In general, the AND/OR circuit 201 enables access to all of the bits of the debug_bus signal coming into the performance counter 200 via the observability bus 104. In one embodiment, as illustrated in FIGS. 2 and 3, debug_bus is an 80-bit signal. When the AND/OR circuit 201 is operating in AND mode, the circuit activates an “inc” signal to the counter circuit 208 if all of the bits of the debug_bus signal plus two bits that are appended thereto, as will be described in greater detail below, that are of interest (as indicated by the value of an 80-bit “mask” plus two bits that are appended thereto) are set. When the AND/OR circuit 201 is operating in OR mode, the circuit activates the inc signal to the counter circuit 208 if any one or more of the bits of the debug_bus signal plus the two additional bits that are of interest (as indicated by the value the mask plus the two additional bits) are set.

When the match/threshold circuit 202 is operating in “match” mode, a match portion 300 (FIG. 3) of the circuit activates a match_thresh_event signal to the AND/OR circuit 201 when an N-bit portion of the debug_bus signal selected as described in greater detail below with reference to the sm_sel circuit 204 and the szero circuit 206 matches an N-bit threshold for all bits selected by a match mask (“mmask”). In particular, for all bits of the selected N-bit debug bus signal portion that are “don't cares”, the corresponding bit of mmask will be set to 0; conversely, for all bits of the selected N-bit debug bus signal portion that are not “don't cares”, the corresponding bit of mmask will be set to 1. The match_thresh_event signal is one of the two bits appended to the debug_bus signal. In the illustrated embodiment, N is equal to 16.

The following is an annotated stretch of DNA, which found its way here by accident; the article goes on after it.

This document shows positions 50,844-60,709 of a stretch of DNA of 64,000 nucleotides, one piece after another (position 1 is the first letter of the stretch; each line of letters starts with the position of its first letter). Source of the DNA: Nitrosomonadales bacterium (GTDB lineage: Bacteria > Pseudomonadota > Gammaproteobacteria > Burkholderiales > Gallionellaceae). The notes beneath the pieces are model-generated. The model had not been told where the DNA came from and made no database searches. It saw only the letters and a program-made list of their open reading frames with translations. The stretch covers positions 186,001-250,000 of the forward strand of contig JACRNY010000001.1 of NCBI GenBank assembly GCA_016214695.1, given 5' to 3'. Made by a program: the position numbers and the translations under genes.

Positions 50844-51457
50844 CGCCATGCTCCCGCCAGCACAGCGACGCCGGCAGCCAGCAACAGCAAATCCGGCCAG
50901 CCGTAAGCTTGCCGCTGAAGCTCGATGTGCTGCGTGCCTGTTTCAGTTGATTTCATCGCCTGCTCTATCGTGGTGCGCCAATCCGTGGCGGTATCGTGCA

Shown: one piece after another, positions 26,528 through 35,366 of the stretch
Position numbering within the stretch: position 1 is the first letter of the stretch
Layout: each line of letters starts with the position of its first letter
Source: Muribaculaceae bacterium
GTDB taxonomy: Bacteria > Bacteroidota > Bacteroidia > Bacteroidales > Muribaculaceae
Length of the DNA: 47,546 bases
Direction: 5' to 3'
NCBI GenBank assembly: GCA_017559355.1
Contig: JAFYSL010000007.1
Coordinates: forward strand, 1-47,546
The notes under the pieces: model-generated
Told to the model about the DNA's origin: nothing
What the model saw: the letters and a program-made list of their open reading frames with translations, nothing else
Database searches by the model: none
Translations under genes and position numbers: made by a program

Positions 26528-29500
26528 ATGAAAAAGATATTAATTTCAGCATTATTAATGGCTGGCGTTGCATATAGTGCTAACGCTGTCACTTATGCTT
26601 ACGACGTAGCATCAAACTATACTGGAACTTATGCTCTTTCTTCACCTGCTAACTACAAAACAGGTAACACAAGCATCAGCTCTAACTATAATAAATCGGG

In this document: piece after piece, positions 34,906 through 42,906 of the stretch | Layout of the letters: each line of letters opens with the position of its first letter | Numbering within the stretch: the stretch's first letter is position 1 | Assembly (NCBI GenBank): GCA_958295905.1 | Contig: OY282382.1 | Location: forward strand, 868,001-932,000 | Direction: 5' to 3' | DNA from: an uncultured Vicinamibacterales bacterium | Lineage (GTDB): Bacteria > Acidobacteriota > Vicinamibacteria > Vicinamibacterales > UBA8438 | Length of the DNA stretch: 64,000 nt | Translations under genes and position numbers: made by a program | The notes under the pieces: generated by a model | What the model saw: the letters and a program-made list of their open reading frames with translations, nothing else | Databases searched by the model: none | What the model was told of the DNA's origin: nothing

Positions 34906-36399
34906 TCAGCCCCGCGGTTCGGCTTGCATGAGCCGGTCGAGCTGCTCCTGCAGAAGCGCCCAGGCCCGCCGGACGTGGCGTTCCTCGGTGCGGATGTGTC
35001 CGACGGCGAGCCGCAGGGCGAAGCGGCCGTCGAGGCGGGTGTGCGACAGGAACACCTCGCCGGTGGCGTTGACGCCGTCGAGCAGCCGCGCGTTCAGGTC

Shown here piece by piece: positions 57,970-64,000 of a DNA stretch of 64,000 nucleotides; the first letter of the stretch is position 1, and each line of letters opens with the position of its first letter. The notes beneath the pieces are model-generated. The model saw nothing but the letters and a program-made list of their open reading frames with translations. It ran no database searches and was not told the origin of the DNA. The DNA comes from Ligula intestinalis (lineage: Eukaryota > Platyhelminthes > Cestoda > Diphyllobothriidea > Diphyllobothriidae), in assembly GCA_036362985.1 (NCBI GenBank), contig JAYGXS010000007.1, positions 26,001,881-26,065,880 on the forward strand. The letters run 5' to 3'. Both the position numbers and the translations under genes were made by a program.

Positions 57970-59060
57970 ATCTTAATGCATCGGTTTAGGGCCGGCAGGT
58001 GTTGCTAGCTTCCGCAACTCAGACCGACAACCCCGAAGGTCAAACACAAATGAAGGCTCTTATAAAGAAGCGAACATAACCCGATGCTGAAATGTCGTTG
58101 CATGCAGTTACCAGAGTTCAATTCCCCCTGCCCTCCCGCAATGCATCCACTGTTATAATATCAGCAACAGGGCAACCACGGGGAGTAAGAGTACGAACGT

When the match/threshold circuit 202 is operating in “threshold” mode, a threshold portion 302 (FIG. 3) of the circuit 202 activates the match_thresh_event signal to the AND/OR circuit 201 when an S-bit portion of the debug_bus signal selected and zeroed as described in greater detail below with reference to the sm_sel circuit 204 and the szero circuit 206 is equal to or greater than the threshold. In the illustrated embodiment, S is equal to N/2, or 8.